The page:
Similarly, the final July reading of S&P’s Global U.S. Manufacturing Index also showed a contraction in activity with a reading of 49.0. That’s the eighth contraction in nine months.
Services softer in July, but prices up
On slide 12, the Institute for Supply Management (ISM) Services Index had a reading of 52.7 in July, expanding for the seventh month in a row, but weaker than June’s 53.9. Meanwhile, the prices paid component rose to 56.8, which was a three-month high and snapped a two-month decline streak.
Similarly, the final July reading of S&P’s Global U.S. Services Index also ebbed in July, slipping to a reading of 52.3, weakening for a second- straight month.
It’s hard to categorize the July jobs report as anything but solid, which may frustrate those looking for considerably more weakness within labor markets. While it is cooler than the very strong pace of the past few years, it isn’t slow by any measure. The six-month average is still running 60,000 jobs above the pre-pandemic 3-year average (177,000). The unemployment rate is hovering near a 50-year low. Wages are still growing at nearly double the pre-pandemic 10-year average and their monthly pace is quickening, not cooling.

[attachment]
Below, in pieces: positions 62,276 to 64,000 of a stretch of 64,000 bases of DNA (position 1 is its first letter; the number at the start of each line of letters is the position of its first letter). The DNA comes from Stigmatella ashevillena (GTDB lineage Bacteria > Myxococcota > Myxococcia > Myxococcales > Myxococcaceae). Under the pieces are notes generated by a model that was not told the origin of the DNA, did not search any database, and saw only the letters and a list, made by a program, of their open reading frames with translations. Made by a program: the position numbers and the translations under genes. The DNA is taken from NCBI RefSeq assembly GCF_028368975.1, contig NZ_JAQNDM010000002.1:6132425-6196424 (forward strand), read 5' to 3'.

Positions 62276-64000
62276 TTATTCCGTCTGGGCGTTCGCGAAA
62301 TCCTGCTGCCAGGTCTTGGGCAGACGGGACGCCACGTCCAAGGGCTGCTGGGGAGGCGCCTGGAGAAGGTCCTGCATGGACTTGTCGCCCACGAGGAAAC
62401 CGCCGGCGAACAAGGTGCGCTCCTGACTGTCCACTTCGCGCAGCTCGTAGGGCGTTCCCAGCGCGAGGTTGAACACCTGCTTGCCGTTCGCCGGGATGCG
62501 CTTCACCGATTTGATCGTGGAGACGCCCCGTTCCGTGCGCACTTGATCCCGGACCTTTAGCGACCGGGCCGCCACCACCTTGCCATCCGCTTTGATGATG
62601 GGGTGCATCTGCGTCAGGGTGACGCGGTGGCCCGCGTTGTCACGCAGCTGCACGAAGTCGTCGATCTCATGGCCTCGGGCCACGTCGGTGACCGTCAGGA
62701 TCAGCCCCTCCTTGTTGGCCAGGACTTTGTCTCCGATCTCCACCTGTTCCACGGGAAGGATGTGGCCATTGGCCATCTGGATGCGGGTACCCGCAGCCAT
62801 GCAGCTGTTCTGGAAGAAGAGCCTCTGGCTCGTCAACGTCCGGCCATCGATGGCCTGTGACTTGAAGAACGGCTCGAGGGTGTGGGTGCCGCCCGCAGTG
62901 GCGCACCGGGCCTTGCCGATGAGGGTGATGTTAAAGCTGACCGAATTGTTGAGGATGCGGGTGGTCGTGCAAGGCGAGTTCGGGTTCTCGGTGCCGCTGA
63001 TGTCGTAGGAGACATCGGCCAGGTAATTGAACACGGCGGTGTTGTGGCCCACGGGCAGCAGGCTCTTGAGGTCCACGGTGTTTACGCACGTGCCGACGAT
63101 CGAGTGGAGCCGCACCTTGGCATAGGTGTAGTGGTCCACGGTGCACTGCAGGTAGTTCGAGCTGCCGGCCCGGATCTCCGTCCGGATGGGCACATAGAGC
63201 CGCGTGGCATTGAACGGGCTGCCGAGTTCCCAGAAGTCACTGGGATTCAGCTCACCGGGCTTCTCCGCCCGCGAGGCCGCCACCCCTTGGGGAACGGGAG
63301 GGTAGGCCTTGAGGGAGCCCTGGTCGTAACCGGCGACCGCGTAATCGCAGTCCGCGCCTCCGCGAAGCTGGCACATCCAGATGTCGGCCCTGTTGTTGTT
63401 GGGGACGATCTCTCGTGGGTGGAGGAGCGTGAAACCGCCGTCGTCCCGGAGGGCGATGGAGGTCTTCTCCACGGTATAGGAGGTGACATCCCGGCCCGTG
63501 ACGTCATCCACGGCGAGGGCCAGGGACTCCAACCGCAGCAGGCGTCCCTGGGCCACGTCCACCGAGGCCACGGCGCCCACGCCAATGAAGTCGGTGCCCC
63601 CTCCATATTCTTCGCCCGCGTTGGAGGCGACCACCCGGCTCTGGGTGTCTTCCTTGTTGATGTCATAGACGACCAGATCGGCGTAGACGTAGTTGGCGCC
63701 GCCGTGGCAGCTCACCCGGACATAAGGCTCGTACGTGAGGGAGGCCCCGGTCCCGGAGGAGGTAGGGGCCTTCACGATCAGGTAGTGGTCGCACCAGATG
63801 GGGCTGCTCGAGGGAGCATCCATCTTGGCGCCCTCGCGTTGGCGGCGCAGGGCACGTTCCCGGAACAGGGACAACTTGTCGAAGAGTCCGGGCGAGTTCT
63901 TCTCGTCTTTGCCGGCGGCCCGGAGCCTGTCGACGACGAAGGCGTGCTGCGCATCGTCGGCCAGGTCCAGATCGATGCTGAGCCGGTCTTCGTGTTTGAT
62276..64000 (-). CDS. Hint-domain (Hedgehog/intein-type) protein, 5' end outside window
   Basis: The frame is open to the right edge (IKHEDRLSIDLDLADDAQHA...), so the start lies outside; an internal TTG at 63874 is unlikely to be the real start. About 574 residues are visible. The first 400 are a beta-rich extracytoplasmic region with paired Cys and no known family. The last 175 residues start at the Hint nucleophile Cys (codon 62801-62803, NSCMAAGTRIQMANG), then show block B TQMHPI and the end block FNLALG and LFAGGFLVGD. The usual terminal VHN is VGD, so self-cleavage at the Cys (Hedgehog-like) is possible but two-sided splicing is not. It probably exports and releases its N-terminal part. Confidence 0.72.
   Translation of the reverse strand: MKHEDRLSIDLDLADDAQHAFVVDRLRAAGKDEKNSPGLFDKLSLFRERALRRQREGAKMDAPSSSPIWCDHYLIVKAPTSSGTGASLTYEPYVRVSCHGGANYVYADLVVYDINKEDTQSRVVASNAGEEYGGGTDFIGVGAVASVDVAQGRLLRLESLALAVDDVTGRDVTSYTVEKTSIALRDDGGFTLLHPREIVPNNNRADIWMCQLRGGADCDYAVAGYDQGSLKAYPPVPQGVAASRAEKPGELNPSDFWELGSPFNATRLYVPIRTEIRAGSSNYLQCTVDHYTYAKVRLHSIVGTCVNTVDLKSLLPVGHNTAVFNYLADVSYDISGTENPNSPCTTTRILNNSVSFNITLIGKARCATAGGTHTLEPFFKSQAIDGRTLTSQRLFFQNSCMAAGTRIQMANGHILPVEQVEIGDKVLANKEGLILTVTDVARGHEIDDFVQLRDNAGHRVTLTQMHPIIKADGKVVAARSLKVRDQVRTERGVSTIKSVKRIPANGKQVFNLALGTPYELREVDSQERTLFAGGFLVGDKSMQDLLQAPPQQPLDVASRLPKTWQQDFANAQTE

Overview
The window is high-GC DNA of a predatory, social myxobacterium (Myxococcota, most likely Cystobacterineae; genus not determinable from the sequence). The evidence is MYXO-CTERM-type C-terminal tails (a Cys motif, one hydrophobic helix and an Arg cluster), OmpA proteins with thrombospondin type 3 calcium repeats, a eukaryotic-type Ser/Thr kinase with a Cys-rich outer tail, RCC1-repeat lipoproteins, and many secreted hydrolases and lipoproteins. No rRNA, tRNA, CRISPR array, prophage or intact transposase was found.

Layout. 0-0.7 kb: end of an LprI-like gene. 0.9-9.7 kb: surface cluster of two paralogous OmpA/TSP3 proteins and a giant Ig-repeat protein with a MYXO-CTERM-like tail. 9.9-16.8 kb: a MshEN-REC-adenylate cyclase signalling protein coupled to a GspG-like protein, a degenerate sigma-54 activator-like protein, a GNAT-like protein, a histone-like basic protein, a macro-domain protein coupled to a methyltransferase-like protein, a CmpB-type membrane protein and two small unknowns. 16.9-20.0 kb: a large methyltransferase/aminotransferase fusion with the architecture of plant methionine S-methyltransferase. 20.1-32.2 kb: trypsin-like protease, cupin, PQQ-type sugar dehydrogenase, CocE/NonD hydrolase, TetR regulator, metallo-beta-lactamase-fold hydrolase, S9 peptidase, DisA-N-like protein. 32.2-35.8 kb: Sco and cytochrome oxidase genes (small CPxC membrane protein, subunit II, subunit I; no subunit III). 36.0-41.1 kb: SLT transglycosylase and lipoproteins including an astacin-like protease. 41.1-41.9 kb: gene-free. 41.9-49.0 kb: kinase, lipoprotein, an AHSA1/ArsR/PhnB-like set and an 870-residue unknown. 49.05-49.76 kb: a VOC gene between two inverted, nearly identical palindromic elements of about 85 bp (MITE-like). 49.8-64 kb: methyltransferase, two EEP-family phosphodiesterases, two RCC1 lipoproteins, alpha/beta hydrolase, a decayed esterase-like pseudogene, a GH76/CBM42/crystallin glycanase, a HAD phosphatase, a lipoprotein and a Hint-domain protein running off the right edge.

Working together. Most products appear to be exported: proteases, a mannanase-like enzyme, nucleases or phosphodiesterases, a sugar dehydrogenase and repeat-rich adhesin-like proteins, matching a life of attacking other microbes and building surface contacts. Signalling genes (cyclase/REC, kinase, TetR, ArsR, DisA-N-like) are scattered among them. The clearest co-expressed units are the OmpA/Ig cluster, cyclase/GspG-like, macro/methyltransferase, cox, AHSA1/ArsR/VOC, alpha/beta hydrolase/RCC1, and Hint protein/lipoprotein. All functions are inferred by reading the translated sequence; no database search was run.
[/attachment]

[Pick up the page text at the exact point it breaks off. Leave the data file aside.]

Indeed, it provides more data for those seeking a so-called soft landing of the U.S. economy. Yet, it also undercuts the soft landing thesis – that the economy is resilient enough to avoid a recession.
In our view, a soft landing looks like a negative quarter or two of gross domestic product (GDP), but without job losses. There has never been a recession without job losses, but there have been periods with job losses and no recession (including 2019, 1997, 1996, 1995, 1993, etc.). A soft landing is possible, but not our base case at this point.
While we don’t anticipate a sudden collapse in economic activity and don’t view the economy as weak currently, most of the incoming economic data isn’t strengthening. Regardless, it’s certainly not as strong as many of the soft landing bulls are projecting.